REASON: You apparently believe that slum landlords, slumlords as they are called, are not entirely to blame in the creation of slums.
Mr. Altenburg: The distinguishing characteristic of a slum is that it is filthy. Neatness, or its lack, is the differentia that makes one house a slum unit and its counterpart in another neighborhood "A Nice Place to Live." Neatness is an attribute of effort, not income or education. If slums were neat and clean but still in poor repair, it would be the landlords' fault in a free society. But the cost of repairing and maintaining a building inhabited by systematic vandals at a rent they can afford is impossible, Therefore, the landlord collects what little rent he can squeeze from the tenants (between visits by vast hordes of social workers organizing "rent strikes" and developing "revolutionary consciousness"), and lets the building rot.
REASON: What prevents him from providing maintenance today?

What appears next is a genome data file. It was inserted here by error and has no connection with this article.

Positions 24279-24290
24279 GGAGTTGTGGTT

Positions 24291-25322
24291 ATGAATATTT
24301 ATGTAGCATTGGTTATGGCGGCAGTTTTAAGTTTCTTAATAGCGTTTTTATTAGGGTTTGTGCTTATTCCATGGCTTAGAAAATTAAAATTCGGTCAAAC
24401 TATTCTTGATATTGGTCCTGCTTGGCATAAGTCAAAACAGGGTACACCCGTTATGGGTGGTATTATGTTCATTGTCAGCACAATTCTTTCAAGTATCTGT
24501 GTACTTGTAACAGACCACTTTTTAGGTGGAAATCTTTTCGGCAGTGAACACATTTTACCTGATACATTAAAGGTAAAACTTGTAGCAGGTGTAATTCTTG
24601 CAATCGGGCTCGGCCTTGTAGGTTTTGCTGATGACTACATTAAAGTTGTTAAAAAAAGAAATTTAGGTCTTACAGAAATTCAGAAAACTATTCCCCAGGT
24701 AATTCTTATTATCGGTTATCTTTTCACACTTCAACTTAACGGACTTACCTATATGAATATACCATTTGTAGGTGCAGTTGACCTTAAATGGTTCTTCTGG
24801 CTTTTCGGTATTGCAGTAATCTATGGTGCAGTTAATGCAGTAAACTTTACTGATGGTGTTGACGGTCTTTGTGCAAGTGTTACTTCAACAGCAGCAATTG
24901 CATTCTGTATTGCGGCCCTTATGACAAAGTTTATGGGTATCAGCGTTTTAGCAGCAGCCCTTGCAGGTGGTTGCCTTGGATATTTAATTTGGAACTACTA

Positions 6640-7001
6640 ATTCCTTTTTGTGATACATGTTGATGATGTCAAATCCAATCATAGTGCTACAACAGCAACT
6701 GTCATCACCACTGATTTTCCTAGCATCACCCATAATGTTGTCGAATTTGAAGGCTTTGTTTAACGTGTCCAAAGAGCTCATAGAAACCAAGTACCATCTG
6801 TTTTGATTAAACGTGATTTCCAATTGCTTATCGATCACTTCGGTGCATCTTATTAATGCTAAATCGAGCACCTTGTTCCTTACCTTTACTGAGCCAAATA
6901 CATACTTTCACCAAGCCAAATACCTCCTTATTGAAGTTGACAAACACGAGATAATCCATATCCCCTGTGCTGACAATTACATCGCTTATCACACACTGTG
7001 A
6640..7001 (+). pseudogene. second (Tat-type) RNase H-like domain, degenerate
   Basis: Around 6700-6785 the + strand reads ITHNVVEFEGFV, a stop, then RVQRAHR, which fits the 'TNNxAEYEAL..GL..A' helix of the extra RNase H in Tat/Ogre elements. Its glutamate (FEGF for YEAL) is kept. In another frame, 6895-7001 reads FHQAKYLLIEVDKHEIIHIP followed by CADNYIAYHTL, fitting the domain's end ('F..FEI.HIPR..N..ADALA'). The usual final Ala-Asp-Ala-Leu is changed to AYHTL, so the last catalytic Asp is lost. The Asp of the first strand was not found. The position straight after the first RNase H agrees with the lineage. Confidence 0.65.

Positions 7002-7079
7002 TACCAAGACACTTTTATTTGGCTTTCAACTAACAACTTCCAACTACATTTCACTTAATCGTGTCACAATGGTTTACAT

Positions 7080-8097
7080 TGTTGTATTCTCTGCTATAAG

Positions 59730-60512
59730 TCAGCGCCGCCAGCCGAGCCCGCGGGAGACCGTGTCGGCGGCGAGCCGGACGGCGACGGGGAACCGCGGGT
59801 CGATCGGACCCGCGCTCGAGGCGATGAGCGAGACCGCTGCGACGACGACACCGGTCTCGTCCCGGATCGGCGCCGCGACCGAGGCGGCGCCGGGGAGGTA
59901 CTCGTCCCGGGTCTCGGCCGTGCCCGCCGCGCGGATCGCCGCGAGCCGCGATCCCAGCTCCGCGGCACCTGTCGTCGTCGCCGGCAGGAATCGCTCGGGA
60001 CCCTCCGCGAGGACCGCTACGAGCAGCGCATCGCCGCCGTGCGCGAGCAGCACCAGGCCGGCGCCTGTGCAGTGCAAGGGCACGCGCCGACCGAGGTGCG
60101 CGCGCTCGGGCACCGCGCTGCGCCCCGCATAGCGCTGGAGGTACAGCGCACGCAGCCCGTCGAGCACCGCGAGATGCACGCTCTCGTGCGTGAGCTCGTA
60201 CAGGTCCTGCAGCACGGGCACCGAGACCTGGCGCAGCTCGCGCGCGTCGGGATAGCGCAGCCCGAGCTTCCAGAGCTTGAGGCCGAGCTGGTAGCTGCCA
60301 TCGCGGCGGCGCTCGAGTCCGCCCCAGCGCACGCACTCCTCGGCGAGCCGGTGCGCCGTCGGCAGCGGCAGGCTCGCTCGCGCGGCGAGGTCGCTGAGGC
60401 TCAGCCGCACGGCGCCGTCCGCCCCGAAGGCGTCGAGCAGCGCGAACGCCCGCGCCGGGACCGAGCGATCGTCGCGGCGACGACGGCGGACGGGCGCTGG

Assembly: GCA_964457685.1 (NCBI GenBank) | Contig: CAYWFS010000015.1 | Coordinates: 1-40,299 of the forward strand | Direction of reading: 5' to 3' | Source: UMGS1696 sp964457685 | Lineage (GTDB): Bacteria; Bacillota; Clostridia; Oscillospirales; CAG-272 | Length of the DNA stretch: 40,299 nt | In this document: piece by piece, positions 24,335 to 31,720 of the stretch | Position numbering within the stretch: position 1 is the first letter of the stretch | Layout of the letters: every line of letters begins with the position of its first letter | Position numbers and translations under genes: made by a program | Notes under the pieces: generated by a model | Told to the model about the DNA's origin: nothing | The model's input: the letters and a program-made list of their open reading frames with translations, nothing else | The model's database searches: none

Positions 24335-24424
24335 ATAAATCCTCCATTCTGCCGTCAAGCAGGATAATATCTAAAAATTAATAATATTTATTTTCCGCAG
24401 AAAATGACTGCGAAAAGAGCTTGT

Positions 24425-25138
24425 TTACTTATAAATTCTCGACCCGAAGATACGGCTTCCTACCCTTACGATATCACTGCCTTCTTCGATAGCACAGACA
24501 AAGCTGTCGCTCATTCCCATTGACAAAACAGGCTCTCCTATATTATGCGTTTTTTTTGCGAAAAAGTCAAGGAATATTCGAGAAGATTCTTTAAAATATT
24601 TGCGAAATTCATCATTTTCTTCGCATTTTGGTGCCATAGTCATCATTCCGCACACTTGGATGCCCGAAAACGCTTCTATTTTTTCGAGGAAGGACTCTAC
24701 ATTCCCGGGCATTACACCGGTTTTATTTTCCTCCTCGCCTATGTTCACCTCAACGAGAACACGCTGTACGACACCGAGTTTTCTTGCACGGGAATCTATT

Mr. Altenburg: This is similar to the question on developers' costs, but with a twist. Here there is a double edged sword. Slums are composed (usually) of older buildings that are not modern in many aspects of their plumbing, wiring, heating, and bathrooms. When a city adopts a code that regulates any aspect of construction, it also outlaws the "old way," However, a "grandfather clause" permits existing buildings to continue in violation as long as they stay the same. As soon as they are altered in any substantial way a permit must be obtained and it will not be granted unless all code violations are corrected. The landlord who can afford to fix only the heating soon discovers he must also redo the wiring, plumbing, fire exits, etc.; all or nothing. The heating, as you might guess, remains in disrepair. In order to reconstruct, the landlord must compete with government projects for labor at legislated wages, use outdated materials and method forced on him by law, pay permit fees and post bonds, deal with dozen of agencies, operate under the constant threat of urban renewal, and still assume the blame for the condition of the slums. He must provide housing at government standards at government rent levels and face criminal penalties if he fails.